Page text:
June 23, 2022
While Swahili is a first language for some people, the majority of its speakers speak it as a second language. Yet it is a lingua franca connecting hundreds of millions of people all over East Africa and beyond. After learning that it is a lingua franca, many wonder: “Why is Swahili spoken as a second language?” This article explores the unique position of Swahili as a widely spoken language that serves as a second language for most Swahili speakers
The most obvious answer to the question “Why is Swahili spoken as a second language?” may be the fact that most East Africans have a first language other than Swahili. Apart from the Swahili people who are found on the east coast of Africa in Kenya and Tanzania, all other Kenyans, Tanzanians, and East Africans, in general, are born to a language other than Swahili.
Kikuyu, Kimeru, Kimaasai, Dholuo, Kikamba, and Kitaita to name just a few, are some of the languages Kenyans for instance, are born into. Similarly, Tanzanians are raised with languages such as Makonde, Luguru, Kimaasai, Kisambaa, and Kichaga. If you pose the question, “why is Swahili spoken as a second language?” to these people who speak Swahili their response will therefore be because they learned or acquired Swahili after they had already learned a different native language – their own native language/mother tongue.
But virtually all East Africans have Swahili as a second language. It is next to impossible to meet a Kenyan or Tanzanian who is monolingual. Though they all speak a different first language, they uniformly have Swahili as a second language.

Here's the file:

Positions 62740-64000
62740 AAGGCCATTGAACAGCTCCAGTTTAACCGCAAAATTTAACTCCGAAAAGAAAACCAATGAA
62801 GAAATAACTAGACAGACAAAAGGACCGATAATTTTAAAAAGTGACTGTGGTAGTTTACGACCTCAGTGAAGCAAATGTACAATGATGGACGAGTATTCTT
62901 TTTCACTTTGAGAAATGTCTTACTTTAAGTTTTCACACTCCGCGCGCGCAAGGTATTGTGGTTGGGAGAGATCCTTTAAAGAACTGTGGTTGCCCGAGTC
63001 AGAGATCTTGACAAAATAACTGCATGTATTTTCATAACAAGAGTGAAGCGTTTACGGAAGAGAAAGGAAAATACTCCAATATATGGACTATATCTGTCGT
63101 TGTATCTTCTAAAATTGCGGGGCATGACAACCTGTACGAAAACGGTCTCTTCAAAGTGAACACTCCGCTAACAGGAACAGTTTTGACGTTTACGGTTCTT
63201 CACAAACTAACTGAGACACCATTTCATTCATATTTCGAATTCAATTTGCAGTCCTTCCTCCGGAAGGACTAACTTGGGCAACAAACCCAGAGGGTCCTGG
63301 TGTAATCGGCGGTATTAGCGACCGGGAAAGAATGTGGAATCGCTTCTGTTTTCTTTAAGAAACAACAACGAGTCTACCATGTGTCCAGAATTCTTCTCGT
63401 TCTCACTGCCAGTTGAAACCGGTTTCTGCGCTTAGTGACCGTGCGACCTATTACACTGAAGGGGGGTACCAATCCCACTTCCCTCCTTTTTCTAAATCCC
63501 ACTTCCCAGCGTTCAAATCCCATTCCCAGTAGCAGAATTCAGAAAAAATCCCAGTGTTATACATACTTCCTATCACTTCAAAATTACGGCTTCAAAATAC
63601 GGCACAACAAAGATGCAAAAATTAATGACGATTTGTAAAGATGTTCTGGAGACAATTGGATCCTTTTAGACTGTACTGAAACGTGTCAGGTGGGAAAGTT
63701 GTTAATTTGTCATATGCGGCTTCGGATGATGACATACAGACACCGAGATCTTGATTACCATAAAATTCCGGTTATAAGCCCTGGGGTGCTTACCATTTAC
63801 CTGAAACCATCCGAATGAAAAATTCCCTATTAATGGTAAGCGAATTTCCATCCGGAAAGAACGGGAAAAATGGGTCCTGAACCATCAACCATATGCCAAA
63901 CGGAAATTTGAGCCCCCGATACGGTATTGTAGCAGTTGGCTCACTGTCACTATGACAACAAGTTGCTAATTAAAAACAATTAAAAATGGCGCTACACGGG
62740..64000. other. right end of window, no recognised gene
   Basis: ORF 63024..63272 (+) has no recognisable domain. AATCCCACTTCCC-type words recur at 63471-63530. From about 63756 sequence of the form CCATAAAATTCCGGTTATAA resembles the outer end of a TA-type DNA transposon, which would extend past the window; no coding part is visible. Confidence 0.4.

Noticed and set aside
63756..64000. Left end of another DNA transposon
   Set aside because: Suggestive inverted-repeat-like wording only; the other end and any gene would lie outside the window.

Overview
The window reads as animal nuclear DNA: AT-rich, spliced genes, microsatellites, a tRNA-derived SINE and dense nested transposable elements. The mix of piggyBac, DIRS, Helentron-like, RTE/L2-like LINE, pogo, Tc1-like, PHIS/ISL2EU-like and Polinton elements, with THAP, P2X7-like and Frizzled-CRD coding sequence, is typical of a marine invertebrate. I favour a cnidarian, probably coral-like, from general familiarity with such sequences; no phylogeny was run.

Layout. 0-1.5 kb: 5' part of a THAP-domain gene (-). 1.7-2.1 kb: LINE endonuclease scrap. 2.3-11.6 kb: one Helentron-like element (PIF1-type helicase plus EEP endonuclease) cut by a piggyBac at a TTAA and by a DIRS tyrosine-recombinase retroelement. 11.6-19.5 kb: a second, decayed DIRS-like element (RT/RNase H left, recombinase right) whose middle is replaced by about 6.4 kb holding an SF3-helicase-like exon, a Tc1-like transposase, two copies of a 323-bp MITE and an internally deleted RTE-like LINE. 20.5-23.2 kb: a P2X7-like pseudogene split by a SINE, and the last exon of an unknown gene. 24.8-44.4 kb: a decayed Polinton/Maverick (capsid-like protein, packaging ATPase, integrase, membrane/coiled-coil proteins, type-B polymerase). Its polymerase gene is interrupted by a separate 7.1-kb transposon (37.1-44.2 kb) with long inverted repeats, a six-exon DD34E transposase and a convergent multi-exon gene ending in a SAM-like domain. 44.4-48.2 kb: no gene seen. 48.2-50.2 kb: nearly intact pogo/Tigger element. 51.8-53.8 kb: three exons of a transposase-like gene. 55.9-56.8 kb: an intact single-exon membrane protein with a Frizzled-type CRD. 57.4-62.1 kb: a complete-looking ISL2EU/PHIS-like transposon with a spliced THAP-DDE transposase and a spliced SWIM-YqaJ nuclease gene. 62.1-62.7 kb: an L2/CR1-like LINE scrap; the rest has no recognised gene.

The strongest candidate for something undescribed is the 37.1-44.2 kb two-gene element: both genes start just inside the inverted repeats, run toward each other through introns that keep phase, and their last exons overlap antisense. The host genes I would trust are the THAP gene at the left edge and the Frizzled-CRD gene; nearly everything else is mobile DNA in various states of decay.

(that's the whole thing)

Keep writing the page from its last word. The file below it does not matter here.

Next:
So, why is Swahili spoken as a second language so uniformly in East Africa? In Western countries, the unifier is in the first language – in the US and the UK for instance, English is spoken as a first language and it is spoken by the majority of the citizens.
So it is for German in Germany, Spanish in Spain, French in France, and Italian in Italy to name a few. But for East Africans, the unifier is not in the first language but in the second one. One may therefore wonder: Why is Swahili spoken as a second language in East Africa with such uniformity.
In this context, the answer lies in the fact that Swahili is both a national language and an official language in both Kenya and Tanzania. As the national and official language, Swahili plays a key role in governance, economy, and the general societies of Kenya and Tanzania, two very influential nations not only in East Africa but the rest of Africa as well.
Tanzania goes a step further to have Swahili as the sole language of instruction at all levels of education. It becomes imperative, therefore, for residents in the region to learn Swahili even after acquiring a different first language.
The fact that East Africa is a melting pot of varied languages gives one another answer to the question: “Why is Swahili spoken as a second language?” People in the region need to connect for business and basic coexistence purposes. When language proves a stumbling block, what better alternative are they to turn to than their national language – one that they also happen to mandatorily learn in school and one that has so much in common with many of their native tongues?
Kimathi got his education degree to teach Swahili at the University of Nairobi and taught Swahili language and literature at a high school there for three years before coming to the US for graduate studies. He has worked as a translator and editor for the last few years as well as teaching Swahili language and African cultural studies classes at the University of Wisconsin, Madison.